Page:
Mother Yaochi is also known as Wangmu Niang Niang. According to popular belief, she is the wife of the Jade Emperor. In the anthology of Taoist deities, the deity is known as the chief of all lady celestials, thus named Xi Wang Mu, nicknamed Jiu Ling Tai Miao Gui Shan Jin Mu as well as Tai Shu Jiu Guang Gui Tai Jin Mu Yuan Jun. Legend has it that Wang Mu Niang Niang resided in Yaochi. Thus, she is also known as Yaochi Shen Mu or Mother Yaochi. Besides, she is also nicknamed Xi Hua Jin Mu, Jin Mu Niang Niang, Wu Ji Mother Yaochi, etc. and briefly called Jin Mu or Mu Niang.
Taoism honored Golden Mother Yaochi as Xi Ji Quan Zhen Wan Zu Mu Yuan Jun, the full title as Shang Shen Bai Yu Gui Tai Jiu Ling Tai Zhen Wu Ji Shen Mu Yaochi Da Shen Xi Wang Jin Mu Wu Shang Qing Ling Yuan Jun Tong Yu Chun Xian Da Tian Zun. Golden Mother Yaochi came second only to the Three Pure Ones, the supreme goddess leading three worlds. Before a xian ren rose to Heaven, he has to worship Mu Gong first and then Jin Mu. Then he would be able to rise to the Heaven and worship the Three Pure Ones and honor Yuan Shi Tian Zhen.
Golden Mother Yaochi is the oldest goddess in China as well as the most important goddess in popular belief. Initially, her image was to totem goddess of a primitive tribe outside Chinese culture circle. Going through evolutions, she became a leading goddess. In Classic of Mountains: West of Classic of Mountains and Seas composed during Warring States Period to Early Han dynasty, Xi Wang Mu was a half human half monster evil goddess: ‘Yushan, home to Xi Wang Mu. Like her look, with a leopard’s tail, tiger’s teeth, messy hair, and a Shen on her head, Xi Wang Mu was good at roaring, a fierce goddess commanding diseases and punishments in the world.’ In Guizang, in early Warring States Period and Huainanzi in early Han dynasty, Xi Wang Mu was converted into a goddess of fortune controlling medicine of immortality. In Jizong and Tale of King Mu before Qin dynasty, Xi Wang Mu appeared as a queen. During Southern and Northern dynasties, Xi Wang Mu was honored as the leader of goddesses.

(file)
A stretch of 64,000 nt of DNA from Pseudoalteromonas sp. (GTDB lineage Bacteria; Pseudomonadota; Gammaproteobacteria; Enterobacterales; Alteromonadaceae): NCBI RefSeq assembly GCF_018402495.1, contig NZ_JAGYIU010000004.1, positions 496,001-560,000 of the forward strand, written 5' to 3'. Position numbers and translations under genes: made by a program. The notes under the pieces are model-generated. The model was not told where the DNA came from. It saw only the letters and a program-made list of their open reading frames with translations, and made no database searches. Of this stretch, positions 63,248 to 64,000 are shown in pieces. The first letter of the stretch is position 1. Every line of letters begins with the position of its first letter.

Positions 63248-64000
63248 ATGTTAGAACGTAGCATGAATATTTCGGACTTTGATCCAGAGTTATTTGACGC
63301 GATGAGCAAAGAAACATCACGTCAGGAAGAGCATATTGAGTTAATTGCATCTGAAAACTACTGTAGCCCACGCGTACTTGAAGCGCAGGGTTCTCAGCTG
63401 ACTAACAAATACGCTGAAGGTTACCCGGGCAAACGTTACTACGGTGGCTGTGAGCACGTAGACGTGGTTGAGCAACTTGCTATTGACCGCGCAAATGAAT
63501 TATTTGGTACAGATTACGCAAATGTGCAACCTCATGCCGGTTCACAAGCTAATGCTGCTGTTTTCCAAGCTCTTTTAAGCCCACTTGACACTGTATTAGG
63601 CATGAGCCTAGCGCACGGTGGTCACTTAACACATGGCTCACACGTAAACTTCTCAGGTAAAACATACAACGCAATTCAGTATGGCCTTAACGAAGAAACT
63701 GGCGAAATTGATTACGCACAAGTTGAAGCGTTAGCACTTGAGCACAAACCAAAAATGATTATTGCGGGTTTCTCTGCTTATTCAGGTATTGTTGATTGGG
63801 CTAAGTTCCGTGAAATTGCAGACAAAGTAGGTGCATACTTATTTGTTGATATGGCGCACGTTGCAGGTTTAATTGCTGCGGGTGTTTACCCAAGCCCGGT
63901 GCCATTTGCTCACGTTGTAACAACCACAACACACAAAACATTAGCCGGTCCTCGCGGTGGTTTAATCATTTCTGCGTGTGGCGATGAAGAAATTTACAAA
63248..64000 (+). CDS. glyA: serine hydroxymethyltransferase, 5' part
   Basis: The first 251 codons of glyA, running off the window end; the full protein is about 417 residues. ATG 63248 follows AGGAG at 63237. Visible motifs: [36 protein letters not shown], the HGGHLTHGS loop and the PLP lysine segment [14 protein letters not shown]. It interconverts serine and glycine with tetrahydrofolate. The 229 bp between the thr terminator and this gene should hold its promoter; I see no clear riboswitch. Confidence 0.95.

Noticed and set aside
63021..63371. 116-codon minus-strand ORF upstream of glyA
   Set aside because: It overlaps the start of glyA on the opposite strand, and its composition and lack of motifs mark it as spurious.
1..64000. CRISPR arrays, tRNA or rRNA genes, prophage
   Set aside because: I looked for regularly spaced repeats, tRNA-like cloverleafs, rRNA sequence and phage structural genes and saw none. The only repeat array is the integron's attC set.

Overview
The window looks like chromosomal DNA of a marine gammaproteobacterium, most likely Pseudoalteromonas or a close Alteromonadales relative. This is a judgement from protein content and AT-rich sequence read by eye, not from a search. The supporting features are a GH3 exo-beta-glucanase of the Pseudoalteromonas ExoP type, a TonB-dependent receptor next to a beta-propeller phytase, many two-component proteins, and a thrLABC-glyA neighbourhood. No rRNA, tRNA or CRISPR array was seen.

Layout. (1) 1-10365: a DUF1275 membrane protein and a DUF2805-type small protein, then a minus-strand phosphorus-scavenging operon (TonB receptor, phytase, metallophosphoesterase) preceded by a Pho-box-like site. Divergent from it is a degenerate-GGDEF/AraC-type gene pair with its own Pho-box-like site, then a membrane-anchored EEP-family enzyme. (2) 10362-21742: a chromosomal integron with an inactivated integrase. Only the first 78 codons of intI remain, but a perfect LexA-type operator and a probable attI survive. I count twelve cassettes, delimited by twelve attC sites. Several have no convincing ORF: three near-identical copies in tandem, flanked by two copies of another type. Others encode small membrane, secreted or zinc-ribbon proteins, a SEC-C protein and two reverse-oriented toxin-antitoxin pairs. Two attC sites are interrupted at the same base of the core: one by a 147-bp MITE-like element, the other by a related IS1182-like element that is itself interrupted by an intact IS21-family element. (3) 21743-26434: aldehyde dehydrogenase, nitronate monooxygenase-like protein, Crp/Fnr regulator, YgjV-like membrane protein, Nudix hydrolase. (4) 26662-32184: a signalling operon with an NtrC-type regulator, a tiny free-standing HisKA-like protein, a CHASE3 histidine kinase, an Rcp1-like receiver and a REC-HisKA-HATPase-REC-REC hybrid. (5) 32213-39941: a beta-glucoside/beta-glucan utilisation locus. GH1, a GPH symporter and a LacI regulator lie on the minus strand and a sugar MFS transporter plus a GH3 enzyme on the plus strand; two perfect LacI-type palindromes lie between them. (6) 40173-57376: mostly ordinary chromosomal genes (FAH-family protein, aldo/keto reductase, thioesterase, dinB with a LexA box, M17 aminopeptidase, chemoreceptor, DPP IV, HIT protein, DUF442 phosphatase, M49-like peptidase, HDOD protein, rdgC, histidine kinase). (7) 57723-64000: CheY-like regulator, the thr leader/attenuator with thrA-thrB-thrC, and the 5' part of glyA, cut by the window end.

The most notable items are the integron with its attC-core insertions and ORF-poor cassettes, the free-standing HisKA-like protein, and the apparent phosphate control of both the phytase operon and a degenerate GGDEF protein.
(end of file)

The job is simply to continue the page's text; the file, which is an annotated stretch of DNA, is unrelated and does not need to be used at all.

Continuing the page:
In Inner Biography of Emperor Wu of the Han, Xi Wang Mu was described as a leading goddess of Taoism excelling in making medicine of longevity. As a disciple of Yuan Shi Tian Wang, Xi Wang Mu had been taught personally by Yuan Shi Tian Wang. Accordingly, her appearance was described as ‘a real beauty at the age of about 30.’ It also depicts that Xi Wang Mu preached Emperor Wu, and gave him divine books, divine runes, and magic peaches. Accordingly, in Eastern Jin and Southern and Northern dynasties, Taoists of Shangqing School included Xi Wang Mu in their genealogy of gods. Since then, the image of Xi Wang Mu has been identical with that in later generations. The magic peaches of Xi Wang Mu are often described in novels and dramas. The story in Journey to the West about how Wang Mu Niang Niang held a party of magic peaches at Yaochi with other Buddhas and gods, but was ruined by Monkey King is widely known.